“While industry and government has rightly been focussed on big issues around AI’s potential and how we can utilise the technology safely, I do see a challenge coming down the track pretty quickly around digital skills. The technology is developing at light speed and fully leveraging its potential is dependent on re-gearing our economy and our society to take advantage.

“But, as is usually the case with innovation, it takes a lot longer for these socio-economic impacts to be understood and planned for. One of the biggest areas where we will notice this lag is in skills. The technology will outpace our ability to keep up in terms of a digitally up-skilled labour force, and that could well cause problems next year for real estate companies and law firms as they start to think about scaling their use of AI.

“Short term there is going to be a really important role to play for third-party technology companies helping clients navigate the transition. However, with the proptech and legal tech markets expanding rapidly and new solutions being launched on an almost weekly basis, it’s vital that firms are savvy about the technology partners they choose.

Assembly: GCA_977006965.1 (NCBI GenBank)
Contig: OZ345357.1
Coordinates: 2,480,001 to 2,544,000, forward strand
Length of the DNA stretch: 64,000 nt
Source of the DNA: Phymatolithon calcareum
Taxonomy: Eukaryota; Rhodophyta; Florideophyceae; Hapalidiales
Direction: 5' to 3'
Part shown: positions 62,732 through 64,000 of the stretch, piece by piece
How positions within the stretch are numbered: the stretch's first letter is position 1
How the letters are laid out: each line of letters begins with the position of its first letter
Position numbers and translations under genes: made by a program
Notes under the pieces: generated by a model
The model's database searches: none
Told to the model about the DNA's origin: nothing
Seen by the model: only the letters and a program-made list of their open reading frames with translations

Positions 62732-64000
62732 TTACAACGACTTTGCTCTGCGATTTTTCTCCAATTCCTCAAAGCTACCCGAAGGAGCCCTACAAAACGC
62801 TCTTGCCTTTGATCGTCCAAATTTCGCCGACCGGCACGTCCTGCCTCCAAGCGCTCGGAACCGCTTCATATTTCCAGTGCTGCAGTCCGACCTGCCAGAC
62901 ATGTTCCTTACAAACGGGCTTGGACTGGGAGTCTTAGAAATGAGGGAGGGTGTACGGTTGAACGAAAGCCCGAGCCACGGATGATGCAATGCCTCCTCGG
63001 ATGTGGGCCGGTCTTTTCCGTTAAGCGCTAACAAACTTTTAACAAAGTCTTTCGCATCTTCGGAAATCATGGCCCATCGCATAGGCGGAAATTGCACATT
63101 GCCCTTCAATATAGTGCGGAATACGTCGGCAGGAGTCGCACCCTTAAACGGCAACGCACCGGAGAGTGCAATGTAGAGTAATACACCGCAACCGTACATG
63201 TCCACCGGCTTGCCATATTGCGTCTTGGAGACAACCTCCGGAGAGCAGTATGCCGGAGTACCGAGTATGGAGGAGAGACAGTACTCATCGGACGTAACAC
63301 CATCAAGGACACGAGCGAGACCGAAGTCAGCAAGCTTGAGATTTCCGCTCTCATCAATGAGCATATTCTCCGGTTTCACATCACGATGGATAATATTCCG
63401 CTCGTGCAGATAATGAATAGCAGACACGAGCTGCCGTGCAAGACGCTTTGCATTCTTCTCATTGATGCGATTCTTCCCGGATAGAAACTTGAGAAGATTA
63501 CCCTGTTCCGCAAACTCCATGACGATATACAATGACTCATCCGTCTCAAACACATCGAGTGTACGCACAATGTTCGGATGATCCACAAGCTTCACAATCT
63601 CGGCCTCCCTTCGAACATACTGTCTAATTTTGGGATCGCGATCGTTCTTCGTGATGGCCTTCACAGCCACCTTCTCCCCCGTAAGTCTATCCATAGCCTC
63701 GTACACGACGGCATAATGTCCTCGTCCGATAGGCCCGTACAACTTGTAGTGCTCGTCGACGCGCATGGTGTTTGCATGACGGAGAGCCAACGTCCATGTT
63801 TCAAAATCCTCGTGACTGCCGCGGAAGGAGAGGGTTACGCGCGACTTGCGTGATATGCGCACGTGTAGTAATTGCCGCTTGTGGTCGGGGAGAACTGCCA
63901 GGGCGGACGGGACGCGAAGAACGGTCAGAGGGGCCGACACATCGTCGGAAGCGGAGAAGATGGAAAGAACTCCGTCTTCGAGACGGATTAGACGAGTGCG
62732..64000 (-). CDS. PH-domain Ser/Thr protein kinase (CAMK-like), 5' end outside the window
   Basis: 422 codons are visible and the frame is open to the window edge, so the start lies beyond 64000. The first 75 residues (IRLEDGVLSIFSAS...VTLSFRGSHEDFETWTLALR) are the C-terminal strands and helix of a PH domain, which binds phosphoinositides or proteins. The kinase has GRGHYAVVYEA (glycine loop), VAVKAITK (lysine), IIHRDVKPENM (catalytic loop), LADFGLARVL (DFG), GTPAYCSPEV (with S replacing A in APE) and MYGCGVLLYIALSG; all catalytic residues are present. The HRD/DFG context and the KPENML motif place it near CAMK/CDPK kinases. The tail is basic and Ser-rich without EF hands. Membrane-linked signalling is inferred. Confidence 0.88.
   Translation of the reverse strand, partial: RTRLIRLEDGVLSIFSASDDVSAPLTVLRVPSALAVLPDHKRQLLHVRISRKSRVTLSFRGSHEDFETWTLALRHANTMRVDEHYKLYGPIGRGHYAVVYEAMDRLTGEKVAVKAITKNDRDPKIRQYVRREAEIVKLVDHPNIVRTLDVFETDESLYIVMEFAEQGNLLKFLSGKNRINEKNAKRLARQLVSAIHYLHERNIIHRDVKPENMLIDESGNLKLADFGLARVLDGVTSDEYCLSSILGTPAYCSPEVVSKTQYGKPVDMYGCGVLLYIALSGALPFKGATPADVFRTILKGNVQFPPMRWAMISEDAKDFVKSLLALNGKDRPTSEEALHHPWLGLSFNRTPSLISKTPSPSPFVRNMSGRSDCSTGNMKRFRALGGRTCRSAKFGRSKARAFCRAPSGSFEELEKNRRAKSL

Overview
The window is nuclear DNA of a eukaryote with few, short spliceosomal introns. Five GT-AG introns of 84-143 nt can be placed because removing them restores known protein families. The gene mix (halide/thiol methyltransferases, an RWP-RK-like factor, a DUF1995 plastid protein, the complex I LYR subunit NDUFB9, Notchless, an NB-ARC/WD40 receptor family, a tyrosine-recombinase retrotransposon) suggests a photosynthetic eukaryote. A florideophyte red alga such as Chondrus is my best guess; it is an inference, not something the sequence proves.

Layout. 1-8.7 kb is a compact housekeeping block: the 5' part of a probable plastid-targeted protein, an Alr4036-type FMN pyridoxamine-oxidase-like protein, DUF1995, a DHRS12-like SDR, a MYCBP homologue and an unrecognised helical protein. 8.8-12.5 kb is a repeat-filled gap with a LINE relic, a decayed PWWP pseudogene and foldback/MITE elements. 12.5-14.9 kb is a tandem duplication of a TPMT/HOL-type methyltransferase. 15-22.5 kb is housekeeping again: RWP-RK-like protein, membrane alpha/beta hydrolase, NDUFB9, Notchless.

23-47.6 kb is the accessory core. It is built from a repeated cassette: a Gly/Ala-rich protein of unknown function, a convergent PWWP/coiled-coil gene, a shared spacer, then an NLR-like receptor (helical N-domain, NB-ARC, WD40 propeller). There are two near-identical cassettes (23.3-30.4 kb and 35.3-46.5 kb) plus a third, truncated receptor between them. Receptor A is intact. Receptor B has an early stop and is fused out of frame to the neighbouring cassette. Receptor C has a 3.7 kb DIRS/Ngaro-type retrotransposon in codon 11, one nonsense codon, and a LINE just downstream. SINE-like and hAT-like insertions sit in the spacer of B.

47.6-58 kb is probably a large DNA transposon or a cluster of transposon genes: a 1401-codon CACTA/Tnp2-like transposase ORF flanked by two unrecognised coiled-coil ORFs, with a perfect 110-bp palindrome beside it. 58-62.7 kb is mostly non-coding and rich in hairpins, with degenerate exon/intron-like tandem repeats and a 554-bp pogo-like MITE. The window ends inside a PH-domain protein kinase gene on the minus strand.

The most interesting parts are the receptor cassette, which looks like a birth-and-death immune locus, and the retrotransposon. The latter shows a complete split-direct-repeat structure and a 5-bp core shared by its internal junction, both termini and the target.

“While I should probably be telling the property and legal sectors to simply choose Search Acumen, I’d actually advise companies to run more robust tender processes to ensure that they are able to find suppliers that can meet their objectives, have an established track record and offer value for money in challenging economic times.

“In the medium to long term, real estate and legal businesses really have to start prioritising the skills they are going to need for the coming decades, and I expect we’ll see the industry increasingly look outside of its usual talent pools to bring more people with technology and innovation expertise into senior leadership roles.”